|MUELLER, MACI - University Of California, Davis|
|SONSTEGARD, TAD - Recombinetics, Inc|
|VAN EENENNAAM, ALISON - University Of California, Davis|
Submitted to: Journal of Dairy Science
Publication Type: Peer Reviewed Journal
Publication Acceptance Date: 1/21/2019
Publication Date: 5/1/2019
Citation: Mueller, M.L., Cole, J.B., Sonstegard, T.S., Van Eenennaam, A.L. 2019. Comparison of gene editing versus conventional breeding to introgress the POLLED allele into the US dairy cattle population. Journal of Dairy Science. 102(5):4215-4226. https://doi.org/10.3168/jds.2018-15892.
Interpretive Summary: Dehorning protects animals and humans from injury but is painful. Breeding for polled (hornlessness) has not been adopted due to the low genetic merit and scarcity of polled dairy sires. Alternatively, gene editing to produce high genetic merit polled sires has been proposed. We simulated the introgression of the POLLED allele into the U.S. dairy cattle population via conventional breeding or gene editing for 20 years. Gene editing only the top 1% of elite artificial insemination sires/year, resulted in the POLLED allele being rapidly disseminated while maintaining genetic diversity and genetic progress, which was superior to using existing polled genetics.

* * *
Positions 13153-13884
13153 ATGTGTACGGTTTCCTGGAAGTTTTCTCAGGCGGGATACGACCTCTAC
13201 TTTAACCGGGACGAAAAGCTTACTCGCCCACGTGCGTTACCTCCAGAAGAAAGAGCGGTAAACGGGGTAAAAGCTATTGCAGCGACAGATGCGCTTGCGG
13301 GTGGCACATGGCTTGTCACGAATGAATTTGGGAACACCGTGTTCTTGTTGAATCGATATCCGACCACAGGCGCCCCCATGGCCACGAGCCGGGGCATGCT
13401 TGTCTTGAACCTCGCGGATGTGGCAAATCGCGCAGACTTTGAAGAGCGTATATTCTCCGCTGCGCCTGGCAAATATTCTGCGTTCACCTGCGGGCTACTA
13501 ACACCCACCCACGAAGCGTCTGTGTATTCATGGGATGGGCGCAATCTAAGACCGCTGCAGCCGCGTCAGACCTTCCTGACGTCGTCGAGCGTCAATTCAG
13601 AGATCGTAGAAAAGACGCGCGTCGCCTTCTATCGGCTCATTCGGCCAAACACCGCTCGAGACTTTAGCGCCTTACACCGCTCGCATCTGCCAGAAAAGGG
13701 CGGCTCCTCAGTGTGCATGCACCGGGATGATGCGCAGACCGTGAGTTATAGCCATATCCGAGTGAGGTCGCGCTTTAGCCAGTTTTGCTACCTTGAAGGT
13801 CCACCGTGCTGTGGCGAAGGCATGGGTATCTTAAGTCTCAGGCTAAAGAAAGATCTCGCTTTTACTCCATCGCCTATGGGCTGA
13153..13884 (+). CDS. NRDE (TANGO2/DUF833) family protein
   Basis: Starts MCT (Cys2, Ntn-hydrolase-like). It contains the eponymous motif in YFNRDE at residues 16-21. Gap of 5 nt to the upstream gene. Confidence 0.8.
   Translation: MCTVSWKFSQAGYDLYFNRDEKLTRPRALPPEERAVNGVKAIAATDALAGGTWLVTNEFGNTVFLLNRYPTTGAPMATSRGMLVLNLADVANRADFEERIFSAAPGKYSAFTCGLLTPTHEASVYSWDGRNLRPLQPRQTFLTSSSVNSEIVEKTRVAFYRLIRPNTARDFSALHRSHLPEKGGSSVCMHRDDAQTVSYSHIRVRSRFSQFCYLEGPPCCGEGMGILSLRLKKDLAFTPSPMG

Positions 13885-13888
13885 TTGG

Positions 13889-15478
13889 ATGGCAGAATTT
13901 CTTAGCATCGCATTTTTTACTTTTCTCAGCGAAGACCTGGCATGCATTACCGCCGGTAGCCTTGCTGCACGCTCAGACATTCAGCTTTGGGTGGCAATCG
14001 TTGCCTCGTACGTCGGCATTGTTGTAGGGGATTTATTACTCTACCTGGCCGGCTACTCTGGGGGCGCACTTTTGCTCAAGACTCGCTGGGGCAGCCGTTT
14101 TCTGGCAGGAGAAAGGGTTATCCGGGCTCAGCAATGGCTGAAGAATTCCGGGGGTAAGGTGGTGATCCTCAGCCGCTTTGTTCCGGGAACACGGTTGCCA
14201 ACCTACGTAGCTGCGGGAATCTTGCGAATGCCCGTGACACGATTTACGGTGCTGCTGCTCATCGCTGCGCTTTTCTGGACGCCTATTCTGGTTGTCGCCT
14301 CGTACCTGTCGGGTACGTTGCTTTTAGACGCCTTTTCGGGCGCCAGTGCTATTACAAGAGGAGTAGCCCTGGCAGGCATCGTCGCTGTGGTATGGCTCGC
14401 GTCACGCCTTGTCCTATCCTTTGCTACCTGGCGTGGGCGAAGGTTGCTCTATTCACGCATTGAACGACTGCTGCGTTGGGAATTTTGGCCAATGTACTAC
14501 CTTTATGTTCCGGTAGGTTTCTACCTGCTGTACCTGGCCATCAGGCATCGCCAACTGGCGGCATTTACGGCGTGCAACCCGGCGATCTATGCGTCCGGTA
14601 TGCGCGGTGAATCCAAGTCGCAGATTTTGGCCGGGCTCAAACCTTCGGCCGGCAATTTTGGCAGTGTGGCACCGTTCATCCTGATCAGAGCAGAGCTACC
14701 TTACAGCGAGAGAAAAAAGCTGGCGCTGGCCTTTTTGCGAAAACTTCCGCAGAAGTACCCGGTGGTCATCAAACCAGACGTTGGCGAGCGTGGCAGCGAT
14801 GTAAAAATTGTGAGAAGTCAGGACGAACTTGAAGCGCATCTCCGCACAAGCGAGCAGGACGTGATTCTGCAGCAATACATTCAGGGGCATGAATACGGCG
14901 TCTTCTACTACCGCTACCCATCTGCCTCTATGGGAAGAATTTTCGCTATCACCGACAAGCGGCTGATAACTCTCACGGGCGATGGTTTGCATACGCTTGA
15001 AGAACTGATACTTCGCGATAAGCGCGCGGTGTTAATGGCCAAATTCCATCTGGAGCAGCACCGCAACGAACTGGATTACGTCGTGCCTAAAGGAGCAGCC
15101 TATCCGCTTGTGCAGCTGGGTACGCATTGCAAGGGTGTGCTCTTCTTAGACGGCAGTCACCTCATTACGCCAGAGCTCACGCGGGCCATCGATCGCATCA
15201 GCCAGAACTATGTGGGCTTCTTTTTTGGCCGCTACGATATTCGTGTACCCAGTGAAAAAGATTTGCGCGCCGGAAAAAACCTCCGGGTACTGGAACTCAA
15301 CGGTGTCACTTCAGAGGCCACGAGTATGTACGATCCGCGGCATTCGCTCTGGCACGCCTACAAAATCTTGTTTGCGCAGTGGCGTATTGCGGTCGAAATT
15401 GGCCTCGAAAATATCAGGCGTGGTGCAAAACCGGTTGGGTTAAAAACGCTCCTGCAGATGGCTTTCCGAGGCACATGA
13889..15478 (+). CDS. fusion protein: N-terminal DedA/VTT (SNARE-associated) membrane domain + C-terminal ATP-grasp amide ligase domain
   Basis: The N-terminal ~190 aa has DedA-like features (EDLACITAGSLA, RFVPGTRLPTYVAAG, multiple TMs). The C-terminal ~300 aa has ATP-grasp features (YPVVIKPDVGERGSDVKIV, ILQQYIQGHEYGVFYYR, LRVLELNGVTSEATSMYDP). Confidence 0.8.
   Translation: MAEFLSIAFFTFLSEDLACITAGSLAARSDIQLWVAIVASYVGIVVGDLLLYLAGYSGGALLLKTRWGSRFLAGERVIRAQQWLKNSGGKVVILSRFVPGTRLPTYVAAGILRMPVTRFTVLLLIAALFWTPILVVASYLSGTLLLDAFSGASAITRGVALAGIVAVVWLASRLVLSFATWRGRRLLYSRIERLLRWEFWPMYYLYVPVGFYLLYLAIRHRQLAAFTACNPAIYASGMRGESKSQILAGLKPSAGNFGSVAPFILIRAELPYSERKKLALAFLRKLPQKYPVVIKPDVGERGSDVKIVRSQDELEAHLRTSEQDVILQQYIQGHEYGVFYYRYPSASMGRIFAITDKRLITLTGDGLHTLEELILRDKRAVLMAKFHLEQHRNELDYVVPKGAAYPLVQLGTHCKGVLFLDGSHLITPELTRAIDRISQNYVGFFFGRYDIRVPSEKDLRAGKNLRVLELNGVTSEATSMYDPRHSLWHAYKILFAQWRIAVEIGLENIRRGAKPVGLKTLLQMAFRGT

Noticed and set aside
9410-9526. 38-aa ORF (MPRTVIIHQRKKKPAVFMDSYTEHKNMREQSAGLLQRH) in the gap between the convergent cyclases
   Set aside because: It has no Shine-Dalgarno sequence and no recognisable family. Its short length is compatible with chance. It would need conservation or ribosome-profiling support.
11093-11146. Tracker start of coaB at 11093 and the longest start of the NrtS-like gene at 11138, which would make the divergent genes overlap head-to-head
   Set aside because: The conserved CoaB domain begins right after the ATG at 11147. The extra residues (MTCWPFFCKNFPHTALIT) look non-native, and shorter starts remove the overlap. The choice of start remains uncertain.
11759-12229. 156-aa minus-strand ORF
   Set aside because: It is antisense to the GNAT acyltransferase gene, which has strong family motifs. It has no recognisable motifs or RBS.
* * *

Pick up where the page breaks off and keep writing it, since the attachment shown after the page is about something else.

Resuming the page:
Technical Abstract: Disbudding and dehorning are commonly used cattle management practices to protect animals and humans from injury. They are unpleasant, costly processes subject to increased public scrutiny as an animal welfare issue. Horns are a recessively inherited trait, so one option to eliminate dehorning is to breed for polled (hornlessness). However, due to the low genetic merit and scarcity of polled dairy sires, this approach has not been widely adopted. In March 2018, there were only 3 Holstein and 0 Jersey active homozygous polled sires registered with the National Association of Animal Breeders. Alternatively, gene editing to produce high genetic merit polled sires has been proposed. To further explore this concept, introgression of the POLLED allele into both the U.S. Holstein and Jersey cattle populations via conventional breeding or gene editing (top 1% of bulls/year) was simulated for 3 polled mating schemes and compared to baseline selection on lifetime net merit (NM$) alone, over the course of 20 years. Scenarios were replicated 10 times and the change in HORNED allele frequency, inbreeding, genetic (NM$) gain and number of unique sires used was calculated. Gene editing decreased the frequency of the HORNED allele to < 0.1 after 20 years, which was as fast or faster than conventional breeding for both breeds. In the mating scheme that required the use of only existing homozygous polled sires, inbreeding reached 17% (Holstein) and 14% (Jersey), compared to less than 7% in the baseline scenario. However, gene editing in the same mating scheme resulted in significantly less inbreeding, 9% (Holstein) and 8% (Jersey). Also, gene editing resulted in significantly higher NM$ after 20 years compared to conventional breeding for both breeds. Additionally, the gene editing scenarios of both breeds used a significantly greater number of unique sires compared to either the conventional breeding or baseline scenarios. Overall, our simulations show that, given the current genetic merit of horned and polled dairy sires, the use of conventional breeding methods to decrease the frequency of the HORNED allele will increase inbreeding and slow genetic improvement. Furthermore, this study demonstrates how gene editing could be used to rapidly decrease the frequency of the HORNED allele in U.S. dairy cattle populations while maintaining the rate of genetic gain, constraining inbreeding to acceptable levels, and simultaneously addressing an emerging animal welfare concern.